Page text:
Much like “The Long Game“, “New Earth” is an episode I think I enjoy a bit more than a good chunk of the Doctor Who fandom. Mind you, I am always surprised that “New Earth” was actually the Series 2 premiere. “The Christmas Invasion“, the preceding Christmas special, felt way more like a series opener than this episode. The typical job of a series opener is to establish all the main cast members and set up the themes and story arcs of the season. The Doctor, Rose, Mickey and Jackie were all introduced in Series 1, and the seeds of the Torchwood arc were already planted in “The Christmas Invasion” (which will receive a significant amount of progression in the following episode, “Tooth And Claw“), so “New Earth” really doesn’t have to do any heavy lifting for a change. Instead, Russell decides to write a frothy, comedy romp to kick off the series.
“New Earth” serves as a sequel to “The End Of The World“, which further showcases how the Tenth Doctor is still the same man as the Ninth Doctor while also being very different from him in a lot of areas, having a lot of laughs along the way. The end result of Russell’s decision is one of the most gleefully silly episodes of his tenure. I’m actually surprised “New Earth” works as well as it does, considering how jam packed it is; it’s basically the opposite of “The Christmas Invasion”. “The Christmas Invasion” was very slow-paced and was pretty thin on plot, “New Earth” is very fast-paced and it tries to juggle several different ideas at once. It tries to be a body swap comedy romp with Cassandra, a zombie plague story with the human lab rats, a debate about the ethics of animal testing, a cautionary tale about the dangers of vanity, and a major tease for a Face of Boe arc. On paper, this episode should be a hot mess of clashing tones and subplots, but onscreen, it’s completely hilarious, largely because of Billie Piper and David Tennant.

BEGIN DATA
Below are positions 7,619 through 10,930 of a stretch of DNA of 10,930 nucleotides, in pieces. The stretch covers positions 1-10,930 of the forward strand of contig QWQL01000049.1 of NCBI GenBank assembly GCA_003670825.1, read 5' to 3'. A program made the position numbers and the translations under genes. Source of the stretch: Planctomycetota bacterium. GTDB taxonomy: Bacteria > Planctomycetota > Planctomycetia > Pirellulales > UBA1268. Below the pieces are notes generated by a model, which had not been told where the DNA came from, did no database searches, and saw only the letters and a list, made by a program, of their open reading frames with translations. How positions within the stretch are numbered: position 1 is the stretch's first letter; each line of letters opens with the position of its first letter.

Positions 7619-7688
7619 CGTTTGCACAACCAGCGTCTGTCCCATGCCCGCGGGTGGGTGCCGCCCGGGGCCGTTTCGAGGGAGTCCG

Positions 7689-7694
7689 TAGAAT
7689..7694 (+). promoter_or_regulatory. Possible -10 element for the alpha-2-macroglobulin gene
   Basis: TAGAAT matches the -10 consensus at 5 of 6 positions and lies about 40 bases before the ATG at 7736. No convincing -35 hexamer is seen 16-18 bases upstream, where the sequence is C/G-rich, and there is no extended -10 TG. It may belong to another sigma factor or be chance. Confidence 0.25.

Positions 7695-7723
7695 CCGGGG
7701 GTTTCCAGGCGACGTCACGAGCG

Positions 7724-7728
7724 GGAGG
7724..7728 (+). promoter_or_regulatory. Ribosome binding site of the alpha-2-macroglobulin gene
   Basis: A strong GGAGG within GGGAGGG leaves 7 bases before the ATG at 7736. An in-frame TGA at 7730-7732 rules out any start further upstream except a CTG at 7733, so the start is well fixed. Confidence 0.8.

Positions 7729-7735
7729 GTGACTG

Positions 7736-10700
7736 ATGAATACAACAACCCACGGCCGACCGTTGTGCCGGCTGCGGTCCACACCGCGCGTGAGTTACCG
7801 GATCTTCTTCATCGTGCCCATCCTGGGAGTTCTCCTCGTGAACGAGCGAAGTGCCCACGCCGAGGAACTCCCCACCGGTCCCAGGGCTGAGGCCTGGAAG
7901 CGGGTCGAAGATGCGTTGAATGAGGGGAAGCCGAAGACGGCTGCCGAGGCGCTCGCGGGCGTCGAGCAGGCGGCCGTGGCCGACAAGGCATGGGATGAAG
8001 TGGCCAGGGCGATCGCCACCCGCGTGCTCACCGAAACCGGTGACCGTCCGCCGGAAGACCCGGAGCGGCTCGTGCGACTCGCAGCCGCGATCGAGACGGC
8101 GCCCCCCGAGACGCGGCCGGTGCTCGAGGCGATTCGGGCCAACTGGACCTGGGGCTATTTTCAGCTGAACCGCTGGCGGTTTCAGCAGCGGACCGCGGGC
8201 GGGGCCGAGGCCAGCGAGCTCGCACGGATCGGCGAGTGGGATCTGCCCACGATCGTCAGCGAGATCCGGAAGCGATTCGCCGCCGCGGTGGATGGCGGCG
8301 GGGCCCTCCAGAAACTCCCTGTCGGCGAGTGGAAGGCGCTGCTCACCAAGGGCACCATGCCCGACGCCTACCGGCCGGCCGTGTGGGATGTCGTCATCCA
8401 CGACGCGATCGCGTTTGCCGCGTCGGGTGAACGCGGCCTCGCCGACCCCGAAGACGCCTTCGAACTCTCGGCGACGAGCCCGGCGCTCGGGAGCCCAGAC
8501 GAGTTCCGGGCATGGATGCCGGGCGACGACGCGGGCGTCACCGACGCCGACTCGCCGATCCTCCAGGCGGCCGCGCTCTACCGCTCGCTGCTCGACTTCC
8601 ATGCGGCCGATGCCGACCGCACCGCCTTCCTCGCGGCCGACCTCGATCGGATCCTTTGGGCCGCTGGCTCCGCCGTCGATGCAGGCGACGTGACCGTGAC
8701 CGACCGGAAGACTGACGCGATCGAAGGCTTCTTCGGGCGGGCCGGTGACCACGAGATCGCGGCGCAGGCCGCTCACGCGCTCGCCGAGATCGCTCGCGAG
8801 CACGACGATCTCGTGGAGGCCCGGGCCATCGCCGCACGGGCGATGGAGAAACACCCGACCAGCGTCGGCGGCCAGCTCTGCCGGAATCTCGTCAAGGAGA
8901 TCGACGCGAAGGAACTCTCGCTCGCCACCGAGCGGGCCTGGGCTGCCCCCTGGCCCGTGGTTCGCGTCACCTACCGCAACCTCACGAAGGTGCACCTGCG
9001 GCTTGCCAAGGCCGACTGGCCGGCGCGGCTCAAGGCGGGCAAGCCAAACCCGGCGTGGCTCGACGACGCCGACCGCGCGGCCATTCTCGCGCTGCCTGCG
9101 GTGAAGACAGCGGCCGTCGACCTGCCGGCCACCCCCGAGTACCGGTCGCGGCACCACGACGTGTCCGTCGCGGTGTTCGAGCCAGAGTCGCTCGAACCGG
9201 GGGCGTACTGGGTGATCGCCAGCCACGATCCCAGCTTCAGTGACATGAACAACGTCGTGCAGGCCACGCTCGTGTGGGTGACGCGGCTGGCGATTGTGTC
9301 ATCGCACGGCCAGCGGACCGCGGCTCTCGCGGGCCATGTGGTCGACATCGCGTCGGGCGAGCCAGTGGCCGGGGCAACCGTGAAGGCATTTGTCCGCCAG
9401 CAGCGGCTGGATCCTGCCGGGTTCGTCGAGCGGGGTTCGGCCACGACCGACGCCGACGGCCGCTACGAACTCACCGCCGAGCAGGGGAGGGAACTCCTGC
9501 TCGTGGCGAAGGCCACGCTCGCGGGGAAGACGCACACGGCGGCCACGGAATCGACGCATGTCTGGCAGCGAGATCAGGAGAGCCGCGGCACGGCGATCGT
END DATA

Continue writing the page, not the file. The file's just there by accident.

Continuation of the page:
Something I admire about the way the Doctor (David Tennant) is written in this episode is how often Russell T. Davies stresses his love for life and his zest for new experiences. There’s a wondrous scene early on where the Doctor and Rose take a moment to marvel at the sights of New Earth, from the flying cars above them to the apple-grass beneath their feet, which perfectly illustrates why the Doctor likes to travel: there are so many beautiful wonders of the universe just waiting for him around every corner. Later, Ten seems to enjoys every second of repelling down an elevator shaft, and gets pretty ecstatic about watching a new species of humans be born. It strikes you that the Tenth Doctor is still so young in these early episodes. Aside from his regrets about the time war that he inherited from Nine, Ten is still unburdened by the trauma of future episodes like “Doomsday“, “Last Of The Time Lords” and “Journey’s End“, and it’s strangely heartwarming to see him be so footloose and carefree in this adventure.